Custom engines / Source ports
The Steam installation of Quake comes with the old and outdated WinQuake.exe and GLQquake.exe. Since the engine source code was released by id Software, a large number of modified Quake executables (so-called "engine or source ports") have appeared, all of which include various bugfixes and additions as well as support for different platforms. Some of the ports feature subtle tweaks and changes, yet are still lightweight and remain faithful to the original engine. Others add many advanced technical and visual features that can change the look and performance of the game considerably. Additionally, some engines are geared towards singleplayer, while others are predominantly multiplayer-focused.

It is not a bad idea to switch to a modern source port for playing Quake and custom levels in particular. However, due to the large number of available ports and often subjective recommendations, choosing the right one can be tricky. Check out this Steam guide for a rough overview: http://steamcommunity.com/sharedfiles/filedetails/?id=118401000
Something to note and keep in mind: there are custom levels that can only be run on ports with increased map limits due to their size and structure - the original engine was designed for relatively small maps and contemporary system specs. Some maps make use of special engine features that may only be available in a single or a small number of ports. In some cases, compatibility issues between maps and certain ports can occur because of the design and inner workings of both.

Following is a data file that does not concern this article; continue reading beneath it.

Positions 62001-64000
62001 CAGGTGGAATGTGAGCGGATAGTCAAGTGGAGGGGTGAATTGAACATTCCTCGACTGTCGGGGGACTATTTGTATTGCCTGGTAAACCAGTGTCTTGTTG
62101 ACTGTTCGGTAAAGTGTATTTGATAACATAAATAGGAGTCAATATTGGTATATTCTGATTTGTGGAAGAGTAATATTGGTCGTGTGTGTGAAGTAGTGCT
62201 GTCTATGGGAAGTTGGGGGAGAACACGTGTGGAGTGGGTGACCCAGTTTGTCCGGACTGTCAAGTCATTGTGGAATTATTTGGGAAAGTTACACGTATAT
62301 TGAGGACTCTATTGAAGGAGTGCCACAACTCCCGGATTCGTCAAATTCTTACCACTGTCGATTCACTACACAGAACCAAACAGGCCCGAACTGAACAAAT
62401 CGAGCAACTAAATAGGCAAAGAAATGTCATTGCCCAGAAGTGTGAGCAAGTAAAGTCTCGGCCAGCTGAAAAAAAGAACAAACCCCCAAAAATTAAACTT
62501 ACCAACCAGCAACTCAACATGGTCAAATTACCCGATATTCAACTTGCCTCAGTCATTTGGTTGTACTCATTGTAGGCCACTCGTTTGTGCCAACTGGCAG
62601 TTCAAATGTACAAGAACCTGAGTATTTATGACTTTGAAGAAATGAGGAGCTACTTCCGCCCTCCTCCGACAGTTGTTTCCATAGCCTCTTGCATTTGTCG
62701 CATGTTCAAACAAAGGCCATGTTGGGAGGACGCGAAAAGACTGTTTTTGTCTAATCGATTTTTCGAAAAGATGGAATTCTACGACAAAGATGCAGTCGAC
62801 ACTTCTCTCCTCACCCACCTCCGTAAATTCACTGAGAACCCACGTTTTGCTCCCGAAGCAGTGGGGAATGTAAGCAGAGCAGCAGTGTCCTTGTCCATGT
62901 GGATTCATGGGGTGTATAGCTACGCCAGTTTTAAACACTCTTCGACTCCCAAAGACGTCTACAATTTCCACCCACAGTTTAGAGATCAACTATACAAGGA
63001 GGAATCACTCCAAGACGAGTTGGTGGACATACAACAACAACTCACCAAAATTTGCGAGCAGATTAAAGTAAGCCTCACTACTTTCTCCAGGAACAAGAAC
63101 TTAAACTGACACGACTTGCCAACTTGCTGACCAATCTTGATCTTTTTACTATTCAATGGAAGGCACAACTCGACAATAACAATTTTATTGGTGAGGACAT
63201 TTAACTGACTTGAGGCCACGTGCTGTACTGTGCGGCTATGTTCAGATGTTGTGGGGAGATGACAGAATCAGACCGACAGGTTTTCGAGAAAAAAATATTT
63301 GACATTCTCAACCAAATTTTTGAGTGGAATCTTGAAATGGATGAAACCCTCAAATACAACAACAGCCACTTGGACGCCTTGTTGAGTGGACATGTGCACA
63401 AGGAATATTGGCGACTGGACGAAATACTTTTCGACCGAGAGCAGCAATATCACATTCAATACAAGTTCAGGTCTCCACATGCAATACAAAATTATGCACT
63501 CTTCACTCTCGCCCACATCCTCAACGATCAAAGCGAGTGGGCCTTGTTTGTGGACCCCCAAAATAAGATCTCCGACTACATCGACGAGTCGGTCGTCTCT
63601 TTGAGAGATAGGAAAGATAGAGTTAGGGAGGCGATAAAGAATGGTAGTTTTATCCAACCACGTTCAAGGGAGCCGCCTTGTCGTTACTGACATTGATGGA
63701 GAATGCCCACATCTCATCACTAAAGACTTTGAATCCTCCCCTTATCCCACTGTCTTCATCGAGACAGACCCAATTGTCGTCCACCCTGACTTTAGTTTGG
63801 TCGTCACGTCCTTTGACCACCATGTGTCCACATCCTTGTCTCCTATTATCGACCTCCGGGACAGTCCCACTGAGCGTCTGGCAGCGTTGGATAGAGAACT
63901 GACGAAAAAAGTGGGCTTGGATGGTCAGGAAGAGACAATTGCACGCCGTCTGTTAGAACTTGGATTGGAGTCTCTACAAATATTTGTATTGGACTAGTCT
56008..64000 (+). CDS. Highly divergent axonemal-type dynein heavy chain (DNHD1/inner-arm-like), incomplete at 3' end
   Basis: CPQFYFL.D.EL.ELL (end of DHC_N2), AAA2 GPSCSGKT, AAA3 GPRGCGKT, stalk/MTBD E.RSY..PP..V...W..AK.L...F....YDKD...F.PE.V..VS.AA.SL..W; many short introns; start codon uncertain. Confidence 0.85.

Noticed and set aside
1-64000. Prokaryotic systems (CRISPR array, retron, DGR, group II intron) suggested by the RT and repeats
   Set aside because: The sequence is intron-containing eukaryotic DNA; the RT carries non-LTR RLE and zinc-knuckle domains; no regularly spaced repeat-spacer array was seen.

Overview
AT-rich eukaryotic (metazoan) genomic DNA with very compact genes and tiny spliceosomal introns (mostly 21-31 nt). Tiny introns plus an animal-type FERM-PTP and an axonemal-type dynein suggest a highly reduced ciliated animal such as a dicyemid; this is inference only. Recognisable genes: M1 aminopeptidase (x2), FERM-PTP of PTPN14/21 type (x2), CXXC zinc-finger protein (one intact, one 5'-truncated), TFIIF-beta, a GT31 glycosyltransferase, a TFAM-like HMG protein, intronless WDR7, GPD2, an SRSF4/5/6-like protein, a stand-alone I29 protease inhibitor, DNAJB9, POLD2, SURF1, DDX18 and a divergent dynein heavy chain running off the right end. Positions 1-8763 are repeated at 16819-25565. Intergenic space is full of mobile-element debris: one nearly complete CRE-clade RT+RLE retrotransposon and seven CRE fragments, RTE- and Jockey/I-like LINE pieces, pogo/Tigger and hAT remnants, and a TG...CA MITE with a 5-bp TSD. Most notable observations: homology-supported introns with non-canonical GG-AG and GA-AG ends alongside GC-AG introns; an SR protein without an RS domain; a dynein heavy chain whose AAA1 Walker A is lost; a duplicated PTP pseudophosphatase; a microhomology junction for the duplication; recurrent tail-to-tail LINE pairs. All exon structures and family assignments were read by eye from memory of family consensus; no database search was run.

Troubleshooting
Here are some of the most common errors when trying to run custom levels and how to fix them.
  • Upon loading a map the game crashes with Hunk_Alloc: failed on ####### bytes.

    This means the engine does not have enough memory to load the level. This typically happens with very large or detailed maps. Quake can be set to allocate a bigger memory heap by using the -heapsize command line switch, for example: glquake.exe -heapsize 64000

    It is recommended to permanently put this in the Launch options in the game properties inside the Steam client: just add the line -heapsize 64000. It will make the game run with 64MB memory instead of 16 (Winquake) or 32 (GLquake) which is enough to load the vast majority of levels. Note that the memory heap is only important when loading a level - increasing it further will not improve performance.

  • Running a software engine like WinQuake, items flicker or disappear and parts of the level are greyed out.

    The level architecture is too complex for the low limits set in the software engine. They can be increased with the r_maxsurfs and r_maxedges commands in the console. Set both to something very high (not too high as it comes at the cost of performance - may take some experimenting) before loading the map.

  • While playing, the game sounds are suddenly muted and "packet overflow" warnings appear.